Thursday, August 4, 2016

Review: J. Herbin Calligraphy Markers @BureauDirect

Thanks to Mishka at Bureau Direct for sending these markers over! She didn't ask me to review them but I thought someone might enjoy it. If you're looking for some affordable calligraphy markers to try out - maybe to see if you like calligraphy? - these are safe and simple!
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Body Material: Plastic
Trim: Plastic
Nib material: Felt
Price: £7.50
Where to buy: Bureau Direct J. Herbin Calligraphy Markers
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These calligraphy markers are packaged in a simple cardboard box. I think a little guide along with them would be ideal, because these are geared towards beginners and one might not have any clue what to do with them! A guide that shows a new user what they could do with them and how to use the marker tips would be easy to include. The Pilot Parallel Calligraphy Pens include a small guide, which is easy to follow, and not intimidating.
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These are very basic plastic pens with round bodies, short, blocky, black plastic clips, and short caps. There are three matte facets on the end of the barrel and on the cap, but the rest of the pen is a shiny black plastic. Uncapped, there is a narrowing nose towards the felt tips. The barrel of the pen is stamped with Calligraphy and the tip sizes -  M 2.5 (medium), B 3.6 (broad), and XB 4.8 (extra-broad).
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These aren't the most beautiful pens ever, but there's nothing wrong with them for what they are.


For about $10, you can play around with some felt tip calligraphy markers with black ink. The ink is decent enough - it dries really fast and doesn't smudge around. It isn't a deep, super saturated black, but it's black. No sheen, no spectacular qualities, just a black marker. Nothing wrong with that, because it's simple, doesn't smell funny, and it's affordable.

Chances are you want pens like these to try them out - perhaps to try your hand at calligraphy, or to add simple flourishes to something you're already doing. Addressing letters to friends? Addressing envelopes?
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You can flip them on their corners for finer lines, but be gentle because this will dent the somewhat pointed corners.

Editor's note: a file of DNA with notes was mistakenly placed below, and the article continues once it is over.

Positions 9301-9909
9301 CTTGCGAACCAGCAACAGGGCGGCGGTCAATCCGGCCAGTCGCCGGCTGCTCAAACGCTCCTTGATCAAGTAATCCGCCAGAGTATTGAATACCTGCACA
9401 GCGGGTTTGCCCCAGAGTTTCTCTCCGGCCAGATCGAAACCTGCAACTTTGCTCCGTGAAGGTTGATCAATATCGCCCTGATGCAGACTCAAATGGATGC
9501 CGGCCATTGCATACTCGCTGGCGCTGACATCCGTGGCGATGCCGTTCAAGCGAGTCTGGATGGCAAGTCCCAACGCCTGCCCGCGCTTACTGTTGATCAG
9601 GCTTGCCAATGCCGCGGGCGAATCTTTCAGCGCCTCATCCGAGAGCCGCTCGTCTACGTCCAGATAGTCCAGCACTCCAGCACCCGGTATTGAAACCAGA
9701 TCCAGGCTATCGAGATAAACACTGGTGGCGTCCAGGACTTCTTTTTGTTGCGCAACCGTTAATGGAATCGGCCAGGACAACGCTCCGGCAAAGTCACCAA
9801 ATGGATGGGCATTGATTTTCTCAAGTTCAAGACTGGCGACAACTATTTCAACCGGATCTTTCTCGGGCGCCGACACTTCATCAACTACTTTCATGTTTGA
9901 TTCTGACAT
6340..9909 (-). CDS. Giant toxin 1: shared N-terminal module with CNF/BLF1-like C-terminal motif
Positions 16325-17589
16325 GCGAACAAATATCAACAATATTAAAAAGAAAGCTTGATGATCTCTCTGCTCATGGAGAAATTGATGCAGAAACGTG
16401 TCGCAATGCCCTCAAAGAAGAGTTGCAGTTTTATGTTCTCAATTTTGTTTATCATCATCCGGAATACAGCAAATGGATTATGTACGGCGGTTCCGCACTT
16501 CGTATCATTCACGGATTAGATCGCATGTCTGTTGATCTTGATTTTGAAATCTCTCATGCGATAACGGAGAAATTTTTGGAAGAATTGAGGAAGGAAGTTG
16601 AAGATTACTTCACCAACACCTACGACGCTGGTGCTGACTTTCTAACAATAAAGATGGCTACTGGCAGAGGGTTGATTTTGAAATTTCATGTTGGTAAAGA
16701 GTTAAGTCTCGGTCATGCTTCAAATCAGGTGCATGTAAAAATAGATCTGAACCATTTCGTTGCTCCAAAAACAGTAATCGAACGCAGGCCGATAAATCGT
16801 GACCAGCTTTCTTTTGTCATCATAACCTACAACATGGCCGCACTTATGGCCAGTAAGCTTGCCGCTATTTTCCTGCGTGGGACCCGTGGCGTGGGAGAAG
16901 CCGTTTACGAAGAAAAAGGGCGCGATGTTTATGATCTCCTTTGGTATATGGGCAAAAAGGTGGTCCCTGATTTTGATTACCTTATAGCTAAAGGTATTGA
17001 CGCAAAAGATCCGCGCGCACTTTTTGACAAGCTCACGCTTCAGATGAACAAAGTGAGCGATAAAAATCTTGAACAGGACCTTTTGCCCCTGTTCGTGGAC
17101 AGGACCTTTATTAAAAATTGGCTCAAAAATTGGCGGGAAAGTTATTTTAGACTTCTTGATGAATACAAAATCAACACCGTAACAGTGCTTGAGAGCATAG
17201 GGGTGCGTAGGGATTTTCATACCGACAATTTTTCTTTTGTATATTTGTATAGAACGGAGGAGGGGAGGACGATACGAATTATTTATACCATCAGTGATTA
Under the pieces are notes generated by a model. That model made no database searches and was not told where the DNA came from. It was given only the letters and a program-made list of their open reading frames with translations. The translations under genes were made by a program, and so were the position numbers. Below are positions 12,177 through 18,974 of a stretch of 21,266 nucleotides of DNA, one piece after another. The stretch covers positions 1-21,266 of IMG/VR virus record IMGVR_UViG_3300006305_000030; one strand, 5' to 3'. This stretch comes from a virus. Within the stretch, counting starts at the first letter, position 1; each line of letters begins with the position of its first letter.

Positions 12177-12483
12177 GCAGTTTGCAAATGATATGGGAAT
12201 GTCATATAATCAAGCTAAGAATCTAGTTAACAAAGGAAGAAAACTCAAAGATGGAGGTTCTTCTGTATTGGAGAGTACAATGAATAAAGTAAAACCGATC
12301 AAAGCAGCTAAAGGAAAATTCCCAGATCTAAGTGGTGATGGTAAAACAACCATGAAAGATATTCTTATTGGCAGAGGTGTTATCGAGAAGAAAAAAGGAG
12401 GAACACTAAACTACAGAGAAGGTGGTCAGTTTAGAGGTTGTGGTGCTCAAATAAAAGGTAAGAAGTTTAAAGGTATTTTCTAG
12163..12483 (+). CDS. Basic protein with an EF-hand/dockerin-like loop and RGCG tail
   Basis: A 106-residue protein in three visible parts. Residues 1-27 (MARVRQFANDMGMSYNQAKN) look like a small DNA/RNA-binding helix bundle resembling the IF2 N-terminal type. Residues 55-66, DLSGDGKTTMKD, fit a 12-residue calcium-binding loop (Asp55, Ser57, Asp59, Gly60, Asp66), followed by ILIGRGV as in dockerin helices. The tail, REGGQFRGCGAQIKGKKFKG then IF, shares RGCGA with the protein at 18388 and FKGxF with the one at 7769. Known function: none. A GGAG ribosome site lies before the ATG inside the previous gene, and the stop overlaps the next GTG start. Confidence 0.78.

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These are fun to play around with, and are better for fonts like italic, because the tips are not extra crisp and precise to give the variation needed for Old English/Blackletter. I tried. I'm not a calligraphy so in the hands of a master, these probably could be used to produce some great stuff. For me, I found these best and most fun for italic styles, just as the box suggested.
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The marker tips write fairly smoothly, and have even ink coverage. So far, they're still going and have not dried out or run out of ink. They are also pretty forgiving if you do not keep them perfectly aligned with the paper, which makes them great for getting the hang of what calligraphy feels like.
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My favorite is the 2.5 - it feels the most crisp and versatile. A light hand is sufficient for ink flow, and it also keeps the tips of the markers in the best shape possible for as long as possible. If you press down, you may get a little more ink flow, but it doesn't make much of a difference and it will just wear out your tips faster.

  • Affordable.
  • Great gift.
  • Good idea for trying calligraphy.
  • Easy to use!
  • Minimal packaging. 
  • Ink is pretty water resistant - some washes away but it remains legible.
  • Forgiving tips.
  • For left- and right-handed writers!
  • Disposable
  • Plastic.
  • Not super precise tips, but that's ok.

These J. Herbin Calligraphy Markers are well suited to new users, or for those who don't feel like mucking around with dip nibs or fountain pens. They're easy and safe to carry (no leaks), easy to use, and affordable. Great for simple flourishing, pretty italic handwriting, for testing the calligraphy waters, or just for fun.

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